Saturday, February 18, 2012

When Does Winter's Heart Thaw

When does Winter's heart thaw?
Does one morning tell you, in confidence,
Though last night was still the realm of ice,
The Sun will be back today, so rejoice?
Will that moment come when loss has become gain;
Or, perhaps, a mild wisdom, something we
Can keep in a box in the attic,
Waiting for the day we decide to search?
Time seems to have deceived us
Passing slowly, while we watch, then, when we glance
Away, darting around the corner, making his escape;
Leaving us behind again, as so often before.
Fools of happenstance that we are, we
Hope again and again to have only what we desire,
But the baggage comes with the prize, and
Loss is the last answer on every last page.

Tuesday, May 10, 2011

The Rapture - Chapter I

Monday, May 23, 2011

Well, I guess they were right. About 144,000 Christians vanished into the sky Saturday.

Unfortunately, that wasn't enough to make a significant difference in my commute. I suspect had I lived in the Bible Belt there would have been. The liberal West Coast was not fertile ground, I suppose.

One of my supervisors, a truly annoying one, did not report to work this morning and has not yet been heard from. So far, the reported departures have proven to be individuals leaving behind rejoicing spouses, children, co-workers and a few governments.

Saturday, January 29, 2011

Coming To The End

Hal Foster

My father is dying. Last Christmas he said he expected it would be his last.

He's had cancer for some time. Last year he announced he would not seek any further treatment to stop it.

His attitude is quite unexpected, for me, anyway: he jokes about heading for medical school (he and Mom both are donating their bodies for teaching or research). He seems to me to be sufficiently satisfied with his life that there is no need to treat it's end as anything more than the end of a decent novel. He told me a few years ago that he would have no problem with the Orthodox Jewish doctrine that there is no life after death. He has been taking advantage of the opportunity to enjoy all the bad foods that he likes - he's not worried about salt or cholesterol. What he enjoys most are the visits from his children, grandchildren and great-grandchildren. I have been reading to him from cross-county bicycling journals.

If there is anything difficult for him, it seems it's the mundane concerns of physical comfort and the amount of work other people go through to help him be comfortable. He accepts that he needs the help and doesn't seem much dismayed that he's not his remembered hale and hearty younger self.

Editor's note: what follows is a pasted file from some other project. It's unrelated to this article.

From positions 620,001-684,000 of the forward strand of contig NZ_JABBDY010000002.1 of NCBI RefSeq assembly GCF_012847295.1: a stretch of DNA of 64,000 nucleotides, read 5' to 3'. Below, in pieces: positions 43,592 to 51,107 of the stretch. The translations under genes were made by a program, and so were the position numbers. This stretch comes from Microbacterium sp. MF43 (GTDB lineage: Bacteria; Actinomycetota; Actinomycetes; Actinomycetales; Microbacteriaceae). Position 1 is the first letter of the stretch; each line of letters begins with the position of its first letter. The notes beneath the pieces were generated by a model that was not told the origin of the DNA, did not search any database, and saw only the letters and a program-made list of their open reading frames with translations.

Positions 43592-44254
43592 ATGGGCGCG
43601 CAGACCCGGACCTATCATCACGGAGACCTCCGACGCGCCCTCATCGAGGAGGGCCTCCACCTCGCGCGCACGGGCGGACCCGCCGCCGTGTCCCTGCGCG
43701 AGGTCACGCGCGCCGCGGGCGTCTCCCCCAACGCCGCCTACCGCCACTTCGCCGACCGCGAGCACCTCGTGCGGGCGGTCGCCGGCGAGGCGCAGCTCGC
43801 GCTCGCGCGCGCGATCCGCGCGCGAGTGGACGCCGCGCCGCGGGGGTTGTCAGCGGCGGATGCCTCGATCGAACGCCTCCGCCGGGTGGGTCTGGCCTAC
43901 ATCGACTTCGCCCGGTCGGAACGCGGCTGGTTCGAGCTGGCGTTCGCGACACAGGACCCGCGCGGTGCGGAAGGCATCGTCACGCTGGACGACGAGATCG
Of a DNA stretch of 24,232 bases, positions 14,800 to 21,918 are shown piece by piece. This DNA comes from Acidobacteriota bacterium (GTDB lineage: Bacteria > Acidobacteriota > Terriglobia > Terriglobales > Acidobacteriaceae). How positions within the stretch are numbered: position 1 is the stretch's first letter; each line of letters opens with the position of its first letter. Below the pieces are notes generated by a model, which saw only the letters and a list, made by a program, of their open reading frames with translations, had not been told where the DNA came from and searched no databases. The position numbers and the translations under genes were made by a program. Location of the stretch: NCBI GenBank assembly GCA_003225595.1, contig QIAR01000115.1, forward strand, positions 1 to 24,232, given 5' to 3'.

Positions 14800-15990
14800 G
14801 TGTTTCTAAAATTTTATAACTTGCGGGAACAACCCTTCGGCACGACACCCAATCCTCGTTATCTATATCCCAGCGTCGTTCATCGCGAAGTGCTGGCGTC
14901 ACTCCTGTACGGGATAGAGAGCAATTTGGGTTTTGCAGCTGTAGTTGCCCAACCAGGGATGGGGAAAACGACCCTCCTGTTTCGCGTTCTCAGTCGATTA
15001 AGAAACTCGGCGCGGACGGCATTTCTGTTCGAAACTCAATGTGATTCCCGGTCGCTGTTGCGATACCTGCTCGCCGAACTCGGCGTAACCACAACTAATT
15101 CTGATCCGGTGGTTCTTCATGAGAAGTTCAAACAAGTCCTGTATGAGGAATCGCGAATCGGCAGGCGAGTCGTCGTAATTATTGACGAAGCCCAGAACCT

To us his decline seems rapid, but that's only in contrast to his extraordinary good health, brought about by what must be a million miles of bicycling. Because of his level of activity he enjoyed a longer span of life and higher level of health than most.

Friday, October 22, 2010

This Morning, Waking Early

This morning, waking early, at the time
you often do, I remembered that first
touch, your hand in mine; I reached out for you,
but remembered you are far away. Your
absence is a taste of life without you.

You did extract a promise that I live
longer than you, not to leave you alone,
I am to be the one alone in our bed
waking at two in the morning, thinking
you had just slipped out to the bathroom, I
make room for you to climb over me when
you return.

Thursday, October 21, 2010

Haiku II

Rain wakes me, standing
At the door I inhale, sweet
Air calls to delight

Monday, October 18, 2010

Haiku I

My unicorns run
To play with a new wind
On another beach.

1972, 2010

Friday, October 15, 2010

My Last Will And Testament

When I die don't waste
your time missing me; just remember
how much fun I had.

When I die I want my
Earthly Remains
to provide gainful employ
for bacteria, maggots, sexton beetles,
vultures and jackals. Just drop
my corpse into the forest
somewhere around Mount Shasta.

When I die I want the last frame
in my camera published
in my obituary (wait, not that one
- I must have squeezed the shutter
when my heart stopped - use the other one).

When I die I want all of you to come to my house
and eat up all the food and drink up all the booze
(I recommend the single malt scotch);
if more is needed there is cash in the cannister
behind the toaster. Then play all the music
really loud;
take off your clothes and dance
all around the place, scandalizing
the neighbors and forgetting the rules
of decorous behavior. I'm telling you this now
so I can enjoy imagining it while
I see your faces. And, ladies, sashay
your gloriously revealed bodies
up to the the big portrait of me
in the front room, kiss me and wave
your asses, your tits and your lovely pussies
at my unseeing image, knowing I love you more
for just having the nerve to ask such a thing of you.

And perhaps you will wake up next morning entwined
around each other, slightly hung over, having satisfied
some instinctive desire to remember your own mortality
by dipping, with abandon, into that pool
of touch, scent and sight
of each other which makes
life the delight it is.

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